Michael Wilbon Recalls ‘Surreal’ Summit Where NFL Legend Jim Brown United the Crips and Bloods
Jim Brown died on May 18, 2023, at 87. The former NFL player’s passing led to many remembering stories — both good and bad — about the polarizing icon. That includes ESPN’s Michael Wilbon telling the tale of the time Brown invited members of rival Los Angeles street gangs, the Crips and the Bloods, to his house for a “surreal” and peaceful summit during the LA riots in 1992.
Brown is an extremely complicated figure who led an astonishing life. That included being arguably the best running back in NFL history, a prominent civil rights leader for the Black community, and a Hollywood actor. It also involved multiple arrests for violent acts, including several against women.
While others will recount the ups and downs of Brown’s life, Pardon the Interruption co-host Michael Wilbon remembered the legend by sharing an incredible story about the 1992 Los Angeles riots and Brown brokering a piece between LA’s most notorious gangs.
Michael Wilbon covered the LA Riots and ended up at a one-of-a-kind ‘summit’
In the Spring of 1992, the streets of Los Angeles, California, erupted in violence after a jury acquitted four LAPD officers for the caught-on-tape beating of Black motorist Rodney King.
The six days of rioting resulted in arson, vandalism, assaults, and murders, as well as over $1 billion in damage to the South Central and Koreatown neighborhoods of LA.
During the racially-charged uprising, a young Michael Wilbon was out in California covering the events for the Washington Post he shared on his PTI co-host’s podcast, The Tony Kornheiser Show.
In LA, Wilbon got “a piece of information that Jim Brown is going to have this thing — this summit — at his house in the Hollywood Hills. And the Crips and Bloods are going to be at his house,” the host recalls. “Even as I say it now … it sounds apocryphal. What are you talking about? The Crips and the Bloods? LA was on fire.”
So, in true ’90s fashion, Wilbon got word to Brown through mutual contacts that he wanted to speak with him, and Brown called the reporter at his hotel room. The former RB invited Wilbon to his home to witness the meeting, giving him “turn-by-turn” directions in the days before GPS.
The reporter-turned-talking-head then drove to Jim Brown’s house for what he now calls “the most surreal night of my life,” where he stood on Brown’s back patio beneath the famed Hollywood sign and watched “Los Angeles burning” while an unbelievable meeting was going on inside.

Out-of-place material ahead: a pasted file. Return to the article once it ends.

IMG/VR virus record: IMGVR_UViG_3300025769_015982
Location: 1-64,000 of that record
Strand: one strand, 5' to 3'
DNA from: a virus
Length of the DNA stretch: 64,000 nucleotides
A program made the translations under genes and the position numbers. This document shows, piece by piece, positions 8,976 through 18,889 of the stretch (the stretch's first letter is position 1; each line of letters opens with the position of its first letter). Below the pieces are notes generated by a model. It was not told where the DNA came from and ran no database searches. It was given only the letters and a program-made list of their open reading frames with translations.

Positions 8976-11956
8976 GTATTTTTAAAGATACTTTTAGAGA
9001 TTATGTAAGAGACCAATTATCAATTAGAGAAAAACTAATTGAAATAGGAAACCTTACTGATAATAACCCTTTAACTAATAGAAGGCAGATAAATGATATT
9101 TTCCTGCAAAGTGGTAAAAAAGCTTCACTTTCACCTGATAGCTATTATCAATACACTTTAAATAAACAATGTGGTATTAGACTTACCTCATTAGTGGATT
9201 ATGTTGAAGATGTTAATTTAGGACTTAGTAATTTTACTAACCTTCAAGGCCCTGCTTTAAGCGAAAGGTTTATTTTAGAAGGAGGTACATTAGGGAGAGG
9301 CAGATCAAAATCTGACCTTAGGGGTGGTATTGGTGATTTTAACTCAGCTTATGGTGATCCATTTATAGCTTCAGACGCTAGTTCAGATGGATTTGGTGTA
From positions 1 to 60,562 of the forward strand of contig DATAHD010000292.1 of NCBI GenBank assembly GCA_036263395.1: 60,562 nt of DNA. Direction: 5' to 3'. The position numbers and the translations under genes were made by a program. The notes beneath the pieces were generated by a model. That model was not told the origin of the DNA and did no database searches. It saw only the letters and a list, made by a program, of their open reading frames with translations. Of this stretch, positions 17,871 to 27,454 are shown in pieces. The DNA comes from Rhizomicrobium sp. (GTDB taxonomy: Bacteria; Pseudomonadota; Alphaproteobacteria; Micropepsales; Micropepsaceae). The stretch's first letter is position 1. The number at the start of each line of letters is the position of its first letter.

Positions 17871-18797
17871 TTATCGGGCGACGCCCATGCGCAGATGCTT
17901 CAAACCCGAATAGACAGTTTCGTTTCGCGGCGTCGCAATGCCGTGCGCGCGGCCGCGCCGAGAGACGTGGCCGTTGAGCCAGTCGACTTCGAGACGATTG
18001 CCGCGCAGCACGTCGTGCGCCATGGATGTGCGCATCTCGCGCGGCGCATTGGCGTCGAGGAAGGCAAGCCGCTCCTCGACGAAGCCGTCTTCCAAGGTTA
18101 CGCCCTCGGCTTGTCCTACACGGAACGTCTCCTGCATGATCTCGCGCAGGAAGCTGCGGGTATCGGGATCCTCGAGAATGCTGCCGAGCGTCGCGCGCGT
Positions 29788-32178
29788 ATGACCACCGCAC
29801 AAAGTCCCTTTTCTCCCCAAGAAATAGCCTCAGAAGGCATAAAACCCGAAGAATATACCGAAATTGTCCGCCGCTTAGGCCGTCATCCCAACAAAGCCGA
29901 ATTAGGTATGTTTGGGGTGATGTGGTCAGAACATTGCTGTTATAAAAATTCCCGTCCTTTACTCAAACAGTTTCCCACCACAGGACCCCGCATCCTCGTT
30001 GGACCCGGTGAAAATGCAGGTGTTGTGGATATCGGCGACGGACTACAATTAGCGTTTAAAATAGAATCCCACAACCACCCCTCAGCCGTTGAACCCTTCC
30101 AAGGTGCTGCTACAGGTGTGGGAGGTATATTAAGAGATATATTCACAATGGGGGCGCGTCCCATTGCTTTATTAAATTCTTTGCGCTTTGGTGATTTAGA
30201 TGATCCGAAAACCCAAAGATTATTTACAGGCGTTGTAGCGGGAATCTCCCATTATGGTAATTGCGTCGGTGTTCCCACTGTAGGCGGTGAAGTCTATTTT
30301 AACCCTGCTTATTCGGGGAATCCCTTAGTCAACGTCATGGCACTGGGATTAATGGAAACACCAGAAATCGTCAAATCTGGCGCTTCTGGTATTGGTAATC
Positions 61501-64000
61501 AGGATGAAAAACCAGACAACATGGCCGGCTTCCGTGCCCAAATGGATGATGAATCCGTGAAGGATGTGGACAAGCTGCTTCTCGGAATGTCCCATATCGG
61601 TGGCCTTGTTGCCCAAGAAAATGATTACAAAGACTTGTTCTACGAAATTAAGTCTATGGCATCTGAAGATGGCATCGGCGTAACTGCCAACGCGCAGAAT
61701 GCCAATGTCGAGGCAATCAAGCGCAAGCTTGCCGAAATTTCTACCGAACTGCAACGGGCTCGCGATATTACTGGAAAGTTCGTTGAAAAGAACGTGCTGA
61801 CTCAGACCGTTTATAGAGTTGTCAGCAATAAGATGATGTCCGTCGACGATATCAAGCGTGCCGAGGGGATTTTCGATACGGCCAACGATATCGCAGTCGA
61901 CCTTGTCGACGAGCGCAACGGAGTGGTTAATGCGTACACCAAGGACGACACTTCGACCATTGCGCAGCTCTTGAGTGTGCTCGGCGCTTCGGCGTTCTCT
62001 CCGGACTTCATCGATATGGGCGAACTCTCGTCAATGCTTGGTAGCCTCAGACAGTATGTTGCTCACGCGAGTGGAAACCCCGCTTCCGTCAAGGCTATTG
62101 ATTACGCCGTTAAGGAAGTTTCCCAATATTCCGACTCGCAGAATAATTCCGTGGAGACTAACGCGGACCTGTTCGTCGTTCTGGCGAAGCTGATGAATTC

Jim Brown brokered peace on the streets of LA in 1992
As a young Michael Wilbon drove up to the home of Jim Brown in late April or Early May of 1992, what he experienced next was nothing short of amazing.
“I get there, and there’s already people lined up,” Wilbon shared with Kornheiser. “And I’m thinking, there’s gotta be a uniformed guy, a uniformed police person. There’s gotta be somebody on the door. How do you have the Crips and the Bloods in your house, and there’s no metal detectors?”
The host of the gathering quickly answered that question.
“Jim Brown says to people coming in, ‘If you carrying something, you put it down. You lay it down over here. You don’t bring anything into my house. We won’t have that.’ And that was it,” Wilbon recalled with amazement. “The most dangerous people at the time in Southern California who are part of the reason that the city is ablaze, they just — because Jim Brown said, ‘You don’t bring this into my home.’ He had the moral authority, and guys looked at him like he would kill them, and they did not do it.”
The PTI host continued with his recollections, noting that newscaster Ted Koppel was also present that night, as was fellow sports reporter Jim Gray, who was so “terrified” of the situation that he “stood by the door the whole night.”
He also recalled that Brown ordered some of the gangsters to help him with his story for the Post, including one who Wilbon remembers vividly nicknamed “Lil’ Monster.”
In the end, the most incredible part was that Brown told the Crips and the Bloods that night that the gang violence needed to be over, and “for a while, it was over.” And that was because of Jim Brown.